London: US President Barack Obama yesterday called on Yemen's President Ali Abdullah Saleh to "immediately" honour his promise to transfer power, amid rising violence between the government and the opposition.

"We call upon President Saleh to move immediately on his commitment to transfer power," Obama said, in a joint press conference with British Prime Minister David Cameron in London.

On Libya, Obama and Cameron promised a relentless and punishing pummelling of Muammar Gaddafi's forces. Obama ruled out a deadline for ending Nato's military assault and said it would be over "in a timely fashion".

"Ultimately this is going to be a slow, steady process in which we're able to wear down the regime forces," Obama said.

"I believe that we have built enough momentum that, as long as we sustain the course, we're on, he will step down."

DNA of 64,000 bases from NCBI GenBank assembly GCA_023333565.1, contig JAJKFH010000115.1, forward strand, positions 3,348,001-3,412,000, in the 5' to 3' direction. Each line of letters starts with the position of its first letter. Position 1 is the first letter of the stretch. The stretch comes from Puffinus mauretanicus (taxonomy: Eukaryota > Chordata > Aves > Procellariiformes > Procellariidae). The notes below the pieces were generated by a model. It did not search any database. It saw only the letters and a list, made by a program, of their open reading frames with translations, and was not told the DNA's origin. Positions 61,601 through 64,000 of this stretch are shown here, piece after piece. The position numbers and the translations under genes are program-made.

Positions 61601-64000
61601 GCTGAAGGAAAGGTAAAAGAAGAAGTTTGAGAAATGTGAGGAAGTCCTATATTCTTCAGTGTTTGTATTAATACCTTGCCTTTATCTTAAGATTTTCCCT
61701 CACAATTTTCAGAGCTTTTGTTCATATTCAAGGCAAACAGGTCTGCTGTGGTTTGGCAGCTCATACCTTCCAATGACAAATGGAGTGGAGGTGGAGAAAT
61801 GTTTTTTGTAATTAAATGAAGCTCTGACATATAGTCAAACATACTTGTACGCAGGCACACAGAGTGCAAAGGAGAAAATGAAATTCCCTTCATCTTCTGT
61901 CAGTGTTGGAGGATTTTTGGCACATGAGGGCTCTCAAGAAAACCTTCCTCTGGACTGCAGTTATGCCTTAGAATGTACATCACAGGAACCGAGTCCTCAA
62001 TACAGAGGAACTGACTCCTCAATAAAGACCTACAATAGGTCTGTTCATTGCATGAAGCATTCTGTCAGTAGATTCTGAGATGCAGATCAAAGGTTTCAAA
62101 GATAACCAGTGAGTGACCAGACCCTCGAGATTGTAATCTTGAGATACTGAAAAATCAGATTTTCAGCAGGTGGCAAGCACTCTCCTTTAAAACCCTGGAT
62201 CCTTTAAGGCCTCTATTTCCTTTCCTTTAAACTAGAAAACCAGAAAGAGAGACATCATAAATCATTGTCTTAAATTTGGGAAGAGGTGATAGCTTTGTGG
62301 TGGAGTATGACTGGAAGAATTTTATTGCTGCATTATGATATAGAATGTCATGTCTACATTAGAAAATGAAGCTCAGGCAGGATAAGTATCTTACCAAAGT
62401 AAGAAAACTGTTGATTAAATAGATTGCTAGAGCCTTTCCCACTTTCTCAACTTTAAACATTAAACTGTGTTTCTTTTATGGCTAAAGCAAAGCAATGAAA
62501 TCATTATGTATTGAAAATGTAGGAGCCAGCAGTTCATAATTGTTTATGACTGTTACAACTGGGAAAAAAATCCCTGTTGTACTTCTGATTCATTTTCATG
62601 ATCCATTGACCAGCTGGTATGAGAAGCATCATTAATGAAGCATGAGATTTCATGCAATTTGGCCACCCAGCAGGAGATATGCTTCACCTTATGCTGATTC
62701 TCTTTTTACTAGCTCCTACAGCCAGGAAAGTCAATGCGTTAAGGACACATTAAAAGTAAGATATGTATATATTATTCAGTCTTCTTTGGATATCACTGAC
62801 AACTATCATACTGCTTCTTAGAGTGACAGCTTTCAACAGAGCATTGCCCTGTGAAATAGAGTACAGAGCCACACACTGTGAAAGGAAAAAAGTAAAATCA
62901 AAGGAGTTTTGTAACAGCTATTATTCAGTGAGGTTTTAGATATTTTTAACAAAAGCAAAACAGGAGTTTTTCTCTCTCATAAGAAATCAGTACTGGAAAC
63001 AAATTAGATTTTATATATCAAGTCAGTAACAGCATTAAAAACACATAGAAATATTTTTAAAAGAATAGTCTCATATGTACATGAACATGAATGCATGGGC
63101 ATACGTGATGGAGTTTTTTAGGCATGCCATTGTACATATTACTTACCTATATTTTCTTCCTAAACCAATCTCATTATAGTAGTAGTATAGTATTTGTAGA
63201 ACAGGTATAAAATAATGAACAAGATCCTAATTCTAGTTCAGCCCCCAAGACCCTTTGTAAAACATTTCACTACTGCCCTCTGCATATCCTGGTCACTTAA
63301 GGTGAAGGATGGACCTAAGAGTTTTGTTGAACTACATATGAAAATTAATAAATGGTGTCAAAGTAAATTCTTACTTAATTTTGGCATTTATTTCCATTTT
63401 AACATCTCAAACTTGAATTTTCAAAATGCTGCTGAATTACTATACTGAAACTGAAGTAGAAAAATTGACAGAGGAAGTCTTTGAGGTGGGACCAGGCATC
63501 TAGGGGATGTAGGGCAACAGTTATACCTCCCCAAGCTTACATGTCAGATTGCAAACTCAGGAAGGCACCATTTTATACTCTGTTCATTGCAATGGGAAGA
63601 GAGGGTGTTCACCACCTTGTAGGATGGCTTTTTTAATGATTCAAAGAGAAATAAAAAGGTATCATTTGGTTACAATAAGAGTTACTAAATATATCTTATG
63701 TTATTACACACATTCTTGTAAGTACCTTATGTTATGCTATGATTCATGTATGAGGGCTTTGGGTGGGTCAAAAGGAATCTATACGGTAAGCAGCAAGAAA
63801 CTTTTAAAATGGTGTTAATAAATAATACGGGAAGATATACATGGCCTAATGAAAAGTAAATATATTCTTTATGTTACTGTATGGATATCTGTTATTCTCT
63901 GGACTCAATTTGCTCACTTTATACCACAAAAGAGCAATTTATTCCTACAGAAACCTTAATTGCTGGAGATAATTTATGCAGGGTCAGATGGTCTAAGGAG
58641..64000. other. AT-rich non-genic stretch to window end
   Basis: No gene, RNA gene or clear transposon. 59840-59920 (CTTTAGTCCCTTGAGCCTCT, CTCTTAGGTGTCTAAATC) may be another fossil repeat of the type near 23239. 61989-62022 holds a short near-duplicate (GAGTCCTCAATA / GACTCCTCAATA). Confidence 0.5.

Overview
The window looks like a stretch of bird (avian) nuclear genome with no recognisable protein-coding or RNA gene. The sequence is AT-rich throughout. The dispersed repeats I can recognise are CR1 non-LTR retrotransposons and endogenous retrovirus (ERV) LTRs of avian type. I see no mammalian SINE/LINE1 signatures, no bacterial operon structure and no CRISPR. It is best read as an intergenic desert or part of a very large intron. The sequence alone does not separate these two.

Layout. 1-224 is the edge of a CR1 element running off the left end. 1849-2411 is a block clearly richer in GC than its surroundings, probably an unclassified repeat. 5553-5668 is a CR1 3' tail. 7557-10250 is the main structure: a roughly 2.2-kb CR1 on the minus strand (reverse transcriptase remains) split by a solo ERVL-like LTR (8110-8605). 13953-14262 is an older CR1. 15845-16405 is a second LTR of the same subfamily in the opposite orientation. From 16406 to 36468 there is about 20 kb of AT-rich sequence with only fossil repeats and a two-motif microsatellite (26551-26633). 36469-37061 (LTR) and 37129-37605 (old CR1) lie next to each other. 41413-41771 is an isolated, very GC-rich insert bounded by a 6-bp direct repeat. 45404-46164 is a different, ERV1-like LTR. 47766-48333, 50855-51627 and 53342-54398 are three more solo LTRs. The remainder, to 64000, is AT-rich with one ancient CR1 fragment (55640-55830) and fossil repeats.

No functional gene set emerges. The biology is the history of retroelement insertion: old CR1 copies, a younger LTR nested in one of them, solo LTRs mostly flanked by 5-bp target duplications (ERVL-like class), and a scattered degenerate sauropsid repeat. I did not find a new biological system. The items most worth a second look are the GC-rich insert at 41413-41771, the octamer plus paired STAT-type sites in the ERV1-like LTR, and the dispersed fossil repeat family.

Cameron rallied behind Obama saying what was needed in Libya was "patience and persistence".

The statements of mutual support came despite complaints among some Nato countries about the reduced US role since Nato took the lead after the initial days of the two-month-old campaign against Gaddafi.

"We've been extraordinarily successful in avoiding civilian casualties," Obama said at one point in the question and answer session.

He once again ruled out ground forces in Libya. "That means that sometimes we may have to be more patient than people would like," he conceded.

On the Middle East peace process, Cameron strongly supported Obama's recent speech in which the president explicitly endorsed a return to Israel's pre-1967 borders, along with mutually agreed-to land swaps, as the starting point for peace negotiations with the Palestinians.